Research groups such as the University of Toyama have announced that they have succeeded in artificially producing neutralizing antibodies that prevent various types of mutated coronaviruses from binding to cells and prevent infection. did.

We would like to collaborate with a pharmaceutical company and aim to develop it as a therapeutic drug.

This was revealed by a research group at the University of Toyama at a press conference on the 16th.

The research group extracted "B cells," which are immune cells that produce antibodies, from the blood of patients who have recovered from infection with the new coronavirus.

And by recombining the gene of this B cell to make an antibody, it is said that it succeeded in artificially producing a neutralizing antibody that has a particularly strong ability to prevent infection.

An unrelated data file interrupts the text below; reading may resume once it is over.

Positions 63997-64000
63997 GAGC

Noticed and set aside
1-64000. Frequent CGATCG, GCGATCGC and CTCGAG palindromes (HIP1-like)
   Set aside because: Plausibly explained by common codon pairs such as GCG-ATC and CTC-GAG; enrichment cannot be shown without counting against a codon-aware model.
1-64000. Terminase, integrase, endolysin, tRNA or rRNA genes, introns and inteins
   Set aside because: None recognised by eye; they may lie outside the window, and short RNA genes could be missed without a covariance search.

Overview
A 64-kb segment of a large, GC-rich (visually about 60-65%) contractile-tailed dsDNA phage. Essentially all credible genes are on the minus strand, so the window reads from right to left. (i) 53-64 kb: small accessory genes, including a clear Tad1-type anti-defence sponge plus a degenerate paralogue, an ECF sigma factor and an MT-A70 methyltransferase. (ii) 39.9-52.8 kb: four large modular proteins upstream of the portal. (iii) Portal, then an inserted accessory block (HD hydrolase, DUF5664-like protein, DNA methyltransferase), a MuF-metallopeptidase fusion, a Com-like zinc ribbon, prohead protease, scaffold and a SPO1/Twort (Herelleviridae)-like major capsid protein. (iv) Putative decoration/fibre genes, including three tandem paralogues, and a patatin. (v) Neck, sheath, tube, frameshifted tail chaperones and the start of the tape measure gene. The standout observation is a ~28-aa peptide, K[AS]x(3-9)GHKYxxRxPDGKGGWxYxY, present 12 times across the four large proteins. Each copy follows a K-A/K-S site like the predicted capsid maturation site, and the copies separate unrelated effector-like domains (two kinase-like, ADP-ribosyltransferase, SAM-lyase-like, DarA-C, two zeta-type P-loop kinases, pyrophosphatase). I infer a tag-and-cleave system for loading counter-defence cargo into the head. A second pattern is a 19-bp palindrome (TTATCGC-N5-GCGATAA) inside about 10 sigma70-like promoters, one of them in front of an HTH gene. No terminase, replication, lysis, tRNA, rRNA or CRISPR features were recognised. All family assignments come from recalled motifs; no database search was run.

According to the research group, this neutralizing antibody has the function of inhibiting the binding of the new coronavirus to cells in the body, and it can be expected to prevent its aggravation when administered to patients with mild or moderate disease. is.

In addition, the research group named the antibody a "super-neutralizing antibody," as it could prevent infection with most of the currently identified mutant viruses.

The new coronavirus drug that administers artificially created antibodies is called an "antibody drug," and although some are used urgently overseas, the problem is that the effect of the mutant virus is reduced.

The University of Toyama hopes to collaborate with pharmaceutical companies and aim to develop it as a therapeutic drug.